PHOENIX —was relaxing in the Suns locker room before the Monday night game against the Denver Nuggets. With the Pac-12 tournament on his mind, he was dishing on the Arizona Wildcats, so of course I had to ask him about former UA wing and current Denver vet Andre Iguodala. That somehow turned into a conversation about where the Nuggets stand as a playoff team, how the Clippers compare to the elite and of course, DeAndre Jordan’s dunk on Brandon Knight, and why it was not really good defense.
On that last bit, Frye pretty much tossed aside the column by Yahoo!’s Adrian Wojnarowski that said Knight did the right thing — although Woj’s point about a backward culture still stands. Here’s a breakdown on that play by Mike Prada of SB Nation, but Frye also goes in depth about how to stop Jordan from dunking.
Kevin Zimmerman: You talk to Iggy at all?
Channing Frye: I talk to him here and there. We talk on Twitter and all. His schedule is super different that mine. I watch him a lot. I think he’s playing great.
KZ: What’s the biggest difference you’ve seen since, I guess, college with him? Is there a point in his career where he just …
CF: Just how good he is consistently. I think he’s the new version, kind of a scoring version of Andrei Kirilenko. I think a lot of people talk a lot about, just, how much he’s getting paid. All of the teams he’s been on win. He’s playing winning basketball. You know, he’s never asked for somebody to throw him the rock. He’s always playing D. He’s always trying to make the big shots. He’s always trying to be in the gym first, he’s a great teammate. Those are the things that I think are just priceless, especially for that team.
Denver’s generally a young team, you know, Andre Miller and? Maybe Gallinari … what, Gallanari’s been around maybe four years? He’s been here a while. I think he’s that veteran leader they need, yet he’s 28, 29, he’s younger than me. I like their chances this year. I think they’re one of these sleeper teams.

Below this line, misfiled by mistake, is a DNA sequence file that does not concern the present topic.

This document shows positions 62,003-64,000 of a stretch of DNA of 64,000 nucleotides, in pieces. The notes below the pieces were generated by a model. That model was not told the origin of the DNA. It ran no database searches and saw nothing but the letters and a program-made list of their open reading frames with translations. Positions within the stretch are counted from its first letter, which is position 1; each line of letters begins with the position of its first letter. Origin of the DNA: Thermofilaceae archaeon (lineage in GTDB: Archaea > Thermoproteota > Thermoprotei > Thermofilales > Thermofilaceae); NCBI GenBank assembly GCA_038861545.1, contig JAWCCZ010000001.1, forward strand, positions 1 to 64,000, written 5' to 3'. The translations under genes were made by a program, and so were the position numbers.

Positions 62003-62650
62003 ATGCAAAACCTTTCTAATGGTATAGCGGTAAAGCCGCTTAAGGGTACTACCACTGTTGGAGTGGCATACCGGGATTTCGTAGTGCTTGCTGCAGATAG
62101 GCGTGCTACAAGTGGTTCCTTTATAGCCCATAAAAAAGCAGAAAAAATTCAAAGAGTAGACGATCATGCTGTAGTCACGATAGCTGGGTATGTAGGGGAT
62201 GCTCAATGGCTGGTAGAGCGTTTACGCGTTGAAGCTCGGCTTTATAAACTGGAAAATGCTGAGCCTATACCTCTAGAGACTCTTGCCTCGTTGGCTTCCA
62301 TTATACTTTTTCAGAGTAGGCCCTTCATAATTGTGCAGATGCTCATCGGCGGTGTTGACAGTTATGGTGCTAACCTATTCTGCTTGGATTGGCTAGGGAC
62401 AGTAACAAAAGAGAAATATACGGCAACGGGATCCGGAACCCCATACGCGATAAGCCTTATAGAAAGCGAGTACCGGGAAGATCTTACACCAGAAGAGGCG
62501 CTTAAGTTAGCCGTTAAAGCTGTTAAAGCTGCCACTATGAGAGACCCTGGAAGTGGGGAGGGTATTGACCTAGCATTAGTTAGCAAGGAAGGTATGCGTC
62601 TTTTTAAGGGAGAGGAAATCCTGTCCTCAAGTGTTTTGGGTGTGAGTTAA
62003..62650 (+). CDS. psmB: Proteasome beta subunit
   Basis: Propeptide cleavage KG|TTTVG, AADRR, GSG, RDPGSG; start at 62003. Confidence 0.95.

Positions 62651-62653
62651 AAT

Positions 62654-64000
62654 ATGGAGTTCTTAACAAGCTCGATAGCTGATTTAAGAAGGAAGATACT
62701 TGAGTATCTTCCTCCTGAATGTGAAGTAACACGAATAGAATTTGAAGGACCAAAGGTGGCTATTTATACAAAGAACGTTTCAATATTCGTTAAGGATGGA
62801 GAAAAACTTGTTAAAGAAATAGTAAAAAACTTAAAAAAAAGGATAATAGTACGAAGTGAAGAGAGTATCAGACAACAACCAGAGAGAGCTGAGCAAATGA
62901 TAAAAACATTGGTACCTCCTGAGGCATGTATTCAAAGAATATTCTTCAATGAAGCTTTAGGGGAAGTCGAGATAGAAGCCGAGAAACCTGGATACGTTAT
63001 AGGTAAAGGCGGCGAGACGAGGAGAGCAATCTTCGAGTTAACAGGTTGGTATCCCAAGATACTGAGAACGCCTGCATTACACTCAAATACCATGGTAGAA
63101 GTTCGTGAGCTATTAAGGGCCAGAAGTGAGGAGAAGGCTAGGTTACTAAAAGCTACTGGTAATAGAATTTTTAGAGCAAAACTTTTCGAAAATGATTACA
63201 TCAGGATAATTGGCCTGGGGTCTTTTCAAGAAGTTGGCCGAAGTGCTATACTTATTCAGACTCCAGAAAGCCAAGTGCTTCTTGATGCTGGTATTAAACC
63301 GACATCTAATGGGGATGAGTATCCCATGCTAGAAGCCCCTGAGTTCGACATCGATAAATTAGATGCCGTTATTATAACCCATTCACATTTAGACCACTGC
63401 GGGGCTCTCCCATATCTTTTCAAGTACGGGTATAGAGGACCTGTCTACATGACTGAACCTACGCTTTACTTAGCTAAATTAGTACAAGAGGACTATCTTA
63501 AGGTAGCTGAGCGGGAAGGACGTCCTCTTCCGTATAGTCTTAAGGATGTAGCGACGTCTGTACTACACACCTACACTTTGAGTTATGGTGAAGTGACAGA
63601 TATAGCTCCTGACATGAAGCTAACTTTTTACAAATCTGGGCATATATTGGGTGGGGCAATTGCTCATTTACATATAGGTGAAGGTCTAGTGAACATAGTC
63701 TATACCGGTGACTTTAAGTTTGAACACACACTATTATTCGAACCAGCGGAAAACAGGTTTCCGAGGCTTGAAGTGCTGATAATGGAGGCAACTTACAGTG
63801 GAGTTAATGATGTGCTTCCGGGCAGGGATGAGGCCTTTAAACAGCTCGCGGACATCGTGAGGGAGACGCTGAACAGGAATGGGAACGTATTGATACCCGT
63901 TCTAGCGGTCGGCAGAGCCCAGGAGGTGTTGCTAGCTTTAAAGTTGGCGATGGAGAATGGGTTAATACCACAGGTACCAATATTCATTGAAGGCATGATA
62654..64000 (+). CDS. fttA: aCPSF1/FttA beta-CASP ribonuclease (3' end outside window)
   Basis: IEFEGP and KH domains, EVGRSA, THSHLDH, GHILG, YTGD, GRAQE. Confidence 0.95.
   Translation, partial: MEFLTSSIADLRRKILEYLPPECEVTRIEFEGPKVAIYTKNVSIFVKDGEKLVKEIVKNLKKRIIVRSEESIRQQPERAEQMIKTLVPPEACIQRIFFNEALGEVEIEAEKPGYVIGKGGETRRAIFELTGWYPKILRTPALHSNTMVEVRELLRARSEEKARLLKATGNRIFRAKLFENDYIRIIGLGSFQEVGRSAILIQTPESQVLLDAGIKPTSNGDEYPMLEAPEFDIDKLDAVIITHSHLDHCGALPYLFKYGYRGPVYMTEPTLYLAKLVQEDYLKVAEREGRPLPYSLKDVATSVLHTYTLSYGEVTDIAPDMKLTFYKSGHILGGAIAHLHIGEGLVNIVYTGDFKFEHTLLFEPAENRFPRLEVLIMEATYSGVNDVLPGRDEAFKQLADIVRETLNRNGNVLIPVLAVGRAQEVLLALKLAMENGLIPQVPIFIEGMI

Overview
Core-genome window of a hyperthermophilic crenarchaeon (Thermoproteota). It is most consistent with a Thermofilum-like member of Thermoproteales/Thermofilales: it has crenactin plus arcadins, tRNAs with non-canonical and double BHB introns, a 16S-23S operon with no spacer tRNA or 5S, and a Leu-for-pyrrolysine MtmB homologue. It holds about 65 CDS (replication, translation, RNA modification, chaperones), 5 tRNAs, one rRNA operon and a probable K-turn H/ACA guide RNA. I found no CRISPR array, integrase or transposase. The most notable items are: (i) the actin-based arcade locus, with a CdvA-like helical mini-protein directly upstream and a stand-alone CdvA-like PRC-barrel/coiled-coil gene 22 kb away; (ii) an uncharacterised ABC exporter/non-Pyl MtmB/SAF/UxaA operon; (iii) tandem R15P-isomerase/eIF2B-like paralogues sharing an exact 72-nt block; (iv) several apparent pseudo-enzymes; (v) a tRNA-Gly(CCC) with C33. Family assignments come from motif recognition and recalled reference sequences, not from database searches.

KZ: Do you see them with, like, the Clippers?
CF: The Clippers. The funny thing about that; I look at them and they’re awesome and they’re spectacular. But you know at times what’s going to happen is they’re going to add Chauncey, they’re going to add G-Hill, so you got to get the same production from like a Matt Barnes. What’s going to happen when they have to go against a Tim Duncan when they have to execute. Don’t get me wrong, I think the Clippers are a great team, I think they’re stacked. You know what, they’re going to be on highlights every night.
But in playoff basketball, highlights aren’t going to get you (anything). You aren’t to get your highlight. (DeAndre Jordan is) going to get his head busted. It’s not the same thing. It’s not going to be like that. Can DeAndre Jordan score in the post, is Blake Griffin going to score in the post? Are they going to make Chris Paul shoot all the time? Those are just some things. But I love Jamal Crawford on that team, I loveon that team. I feel like DeAndre Jordan stepped his game up, may have the best dunk I’ve ever seen, on a guard. I mean, what was Brandon Knight thinking?
I put the Clippers, Denver, Golden State and Houston kind of in that same realm; they play very fast. And of course I like how they play, but it takes a while for them to get used to how to win in the playoffs. It’s a little different. I think the last time we were in the playoffs, we went to the Western Conference Finals. We got the luck of the draw. We played three teams that we knew during the course of the year we could play faster than. We got hot against San Antonio.
KZ: I’m sure you’ve seen that dunk you’re talking about, many times. Some people were saying Brandon Knight was actually rotating but he was a little slow. Was it a little slow?
CF: Yeah. When that play comes, you have to just give up what’s behind you. If they throw that, they throw that. And at worst you’re giving up a contested three to maybe Matt Barnes or someone like that. So you know DeAndre Jordan is going to dunk it the way that play is set up. Brandon Knight has to stop him from even running.
Watch San Antonio. Anytime they run a play, if somebody goes like towards the rim, the other person just grabs them and stops them. When we play the Clippers the last two years, we really try to cut back on (them) running toward the rim. Blake does that play with Chris Paul where he gives that one-two. Sometimes it’s going to happen sometimes.
So you’ve got to stop them before they can get that one-two. One guy (that I know), maybe two, they can catch the ball, and put it on the ground and go to the rim. It’s David West, who is not very fast, and Amare – no, three – David Lee is really good at that. Catches, takes that ball … rarely a guy catch, see you, and make a move, avoid the contact. You never see that play. Usually they’re going to jump really high or do something crazy. But it’s (about stopping a) linear (path to the basket).